Pertinent to the IWR, I got a fun short story, “The Biggest Man in Iceland” out of an off-hand comment by Andri Snær Magnusson when he was doing a reading for the IWR at the house of Halldor Laxness. More generally… I know it sounds hokey, but truly, every person I meet, things I see, books I read, conversations I overhear, food I taste, places I wander, you name it. I don’t understand people who get bored. Being alive is kind of a privilege, and there’s just SO MUCH all around! That said, for me Iceland really is especially inspiring. Among other things, there is a cultural almost *expectation* that people will be creative, or have some creative aspect to their lives, even if it doesn’t make heaps of money, rather than creativity being looked at with suspicion as it is in the States.
How has writing influenced your life?
For me, that’s a bit like asking, “So… how has breathing influenced your life?” I simply wouldn’t exist without it. I was inventing stories before I could write, and I’ve never been able to stop.
What do you find to be your biggest challenge in your writing life?
1, Procrastination (which I’ll write more about later, har har har) on specific works (I should be working on X… I’ll work on Q and L instead!) especially on finishing things.
2, Perfectionism. Just put the damn words down on paper, Katharine!! Fix them later if you must.
3, I used to get helpful rejection letters. For the last 2 decades what I’ve gotten over and over is, “Wow! This is really well written! Can’t use it! Good luck sending it somewhere else.”
Maybe I should have trained myself to write trash?? Anyhow, #3, not getting discouraged, no matter what.
What are you working on currently and/or is there anything exciting that has happened in your writing life since the retreat?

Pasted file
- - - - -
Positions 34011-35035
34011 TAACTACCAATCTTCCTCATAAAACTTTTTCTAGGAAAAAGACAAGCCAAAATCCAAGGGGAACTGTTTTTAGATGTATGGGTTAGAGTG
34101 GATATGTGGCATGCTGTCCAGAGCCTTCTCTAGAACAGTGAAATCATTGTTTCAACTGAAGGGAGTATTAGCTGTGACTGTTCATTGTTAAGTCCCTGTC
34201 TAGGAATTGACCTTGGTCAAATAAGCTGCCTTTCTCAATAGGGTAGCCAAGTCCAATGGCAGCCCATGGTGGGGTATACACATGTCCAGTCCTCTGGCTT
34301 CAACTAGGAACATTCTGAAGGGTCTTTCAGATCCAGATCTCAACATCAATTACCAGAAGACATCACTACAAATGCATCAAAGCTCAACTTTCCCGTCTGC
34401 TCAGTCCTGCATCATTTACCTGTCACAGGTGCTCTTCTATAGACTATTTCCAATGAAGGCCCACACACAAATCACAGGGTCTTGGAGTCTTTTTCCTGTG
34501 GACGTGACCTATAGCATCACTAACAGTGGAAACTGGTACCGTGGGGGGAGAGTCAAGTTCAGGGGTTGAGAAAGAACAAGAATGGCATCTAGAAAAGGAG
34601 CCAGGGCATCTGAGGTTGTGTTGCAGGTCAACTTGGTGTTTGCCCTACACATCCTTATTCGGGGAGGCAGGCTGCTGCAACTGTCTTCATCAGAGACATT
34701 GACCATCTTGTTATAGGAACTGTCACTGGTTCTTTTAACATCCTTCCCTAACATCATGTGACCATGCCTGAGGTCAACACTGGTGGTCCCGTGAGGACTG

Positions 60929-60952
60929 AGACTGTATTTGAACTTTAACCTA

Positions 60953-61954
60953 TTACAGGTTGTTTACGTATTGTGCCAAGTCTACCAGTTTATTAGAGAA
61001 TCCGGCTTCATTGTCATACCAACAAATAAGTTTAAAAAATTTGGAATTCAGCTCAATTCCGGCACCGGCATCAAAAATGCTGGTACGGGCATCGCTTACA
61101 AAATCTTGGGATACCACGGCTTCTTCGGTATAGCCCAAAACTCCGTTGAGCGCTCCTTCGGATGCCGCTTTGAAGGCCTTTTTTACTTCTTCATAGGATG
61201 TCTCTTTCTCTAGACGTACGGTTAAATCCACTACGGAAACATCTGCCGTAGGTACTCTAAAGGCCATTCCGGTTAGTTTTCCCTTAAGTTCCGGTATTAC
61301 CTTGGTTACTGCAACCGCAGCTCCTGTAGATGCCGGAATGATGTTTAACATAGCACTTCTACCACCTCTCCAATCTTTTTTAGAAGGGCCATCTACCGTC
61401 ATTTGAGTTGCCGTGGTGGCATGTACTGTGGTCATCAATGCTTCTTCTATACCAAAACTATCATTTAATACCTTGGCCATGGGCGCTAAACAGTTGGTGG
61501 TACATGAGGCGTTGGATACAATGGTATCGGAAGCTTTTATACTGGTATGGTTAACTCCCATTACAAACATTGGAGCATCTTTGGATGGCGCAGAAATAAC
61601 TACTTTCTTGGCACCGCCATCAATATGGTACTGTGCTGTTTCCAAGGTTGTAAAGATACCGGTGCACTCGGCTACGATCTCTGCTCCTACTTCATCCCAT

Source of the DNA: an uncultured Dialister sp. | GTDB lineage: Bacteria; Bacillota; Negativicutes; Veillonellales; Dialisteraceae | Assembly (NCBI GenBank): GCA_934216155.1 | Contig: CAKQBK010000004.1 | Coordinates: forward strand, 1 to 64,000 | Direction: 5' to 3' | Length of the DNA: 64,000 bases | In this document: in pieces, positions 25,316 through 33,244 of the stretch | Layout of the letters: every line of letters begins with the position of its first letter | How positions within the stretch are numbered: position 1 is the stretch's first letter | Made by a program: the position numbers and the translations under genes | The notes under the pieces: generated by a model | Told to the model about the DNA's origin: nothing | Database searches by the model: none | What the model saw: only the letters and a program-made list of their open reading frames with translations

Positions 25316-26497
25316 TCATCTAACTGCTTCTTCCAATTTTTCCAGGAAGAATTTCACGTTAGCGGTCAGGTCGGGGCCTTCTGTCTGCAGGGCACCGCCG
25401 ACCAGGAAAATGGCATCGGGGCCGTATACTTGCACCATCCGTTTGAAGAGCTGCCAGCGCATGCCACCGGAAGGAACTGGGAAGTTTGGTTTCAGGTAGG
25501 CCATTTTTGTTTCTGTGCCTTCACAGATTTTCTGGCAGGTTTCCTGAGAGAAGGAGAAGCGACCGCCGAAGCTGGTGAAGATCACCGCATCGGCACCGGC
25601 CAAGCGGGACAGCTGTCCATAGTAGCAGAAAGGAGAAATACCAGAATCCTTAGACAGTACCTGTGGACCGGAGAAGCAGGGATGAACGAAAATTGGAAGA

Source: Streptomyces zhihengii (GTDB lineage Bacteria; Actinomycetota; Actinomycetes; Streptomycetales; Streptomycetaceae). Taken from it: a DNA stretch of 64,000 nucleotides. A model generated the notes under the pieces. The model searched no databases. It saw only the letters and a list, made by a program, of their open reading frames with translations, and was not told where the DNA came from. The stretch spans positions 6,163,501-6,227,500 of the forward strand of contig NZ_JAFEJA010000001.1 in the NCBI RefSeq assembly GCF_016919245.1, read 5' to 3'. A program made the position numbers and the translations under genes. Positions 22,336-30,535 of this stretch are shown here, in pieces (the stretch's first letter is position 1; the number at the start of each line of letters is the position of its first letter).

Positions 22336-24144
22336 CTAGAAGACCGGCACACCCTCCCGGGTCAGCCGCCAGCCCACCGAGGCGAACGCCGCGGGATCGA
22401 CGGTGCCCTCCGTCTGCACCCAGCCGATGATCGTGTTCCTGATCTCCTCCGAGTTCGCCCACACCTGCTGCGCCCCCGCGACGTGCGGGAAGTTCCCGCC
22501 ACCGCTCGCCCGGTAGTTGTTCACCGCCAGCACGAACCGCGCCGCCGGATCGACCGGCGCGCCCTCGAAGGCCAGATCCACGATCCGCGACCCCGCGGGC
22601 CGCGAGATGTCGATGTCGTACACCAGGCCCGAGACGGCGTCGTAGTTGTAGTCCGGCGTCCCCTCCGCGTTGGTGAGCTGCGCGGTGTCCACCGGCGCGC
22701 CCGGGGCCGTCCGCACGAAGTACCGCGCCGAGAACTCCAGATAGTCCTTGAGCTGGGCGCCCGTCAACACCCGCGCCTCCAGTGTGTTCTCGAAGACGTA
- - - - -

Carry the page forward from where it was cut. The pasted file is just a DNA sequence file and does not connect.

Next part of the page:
The IWR is exhausting but also exhilarating; I come away inspired to put my nose to the grindstone. Right now… as always, I have at least dozen of ideas in various stages of completion, poetry, fantasy, essays, illustrations. I have several friends I’ve made through the IWR or just in Iceland who’ve talked with me about collaborative efforts; my main hope right now is that some of these actually come to fruition. Stay tuned for the next exciting episode!
Any final comments you’d like to share with our followers?
I wasted *far* too much of my life being afraid of far too many things. I can’t exactly say, “don’t be afraid!”, but I can urge people to try to push through fears. Some can’t be changed (nothing has altered my acrophobia, for instance, and it’s just common sense to fear the dentist!), but some can – “oh, wow, that wasn’t so scary, after all!” – and it is so very worthwhile to try. On one trip in Iceland the small group I was with went to the lighthouse at Akranes, and of course the thing was to go to the top balcony outside and look around. I was quite terrified of the last ladder, but one fellow traveller kindly and gently and beautifully worked me through getting up. I remained frightened, but I also was, and remain, so grateful to that woman for ensuring that I did actually get to the top and look around, and have an experience I would never have otherwise had. Try for that. But also, don’t beat yourself up if you can’t manage something. Whoever you are, however you are, you have something of unique and therefore of infinite value to offer the world: yourself.
Meowmjá, aka Katharine Kroeber, was born in the 20th century, raised in the 19th century, and is still trying to adjust to the 21st. The daughter of a professor and a sculptor, she grew up surrounded with story-telling and art from around the world, and with a certain amount of travelling. She has lived in large cities with inordinate numbers of people, and small towns with inordinate numbers of cows or grapes. Having an ADHD child and an autistic child has led her on some interesting metaphoric journeys. At age 9, thanks to her eldest brother reading her bits of sagas, she decided Iceland would be the perfect place for her to live. This dream has not yet come to fruition, but she’s working on it. In the meanwhile, she persistently writes, draws, crafts, and makes cakes… and now has added massage to her list of skills.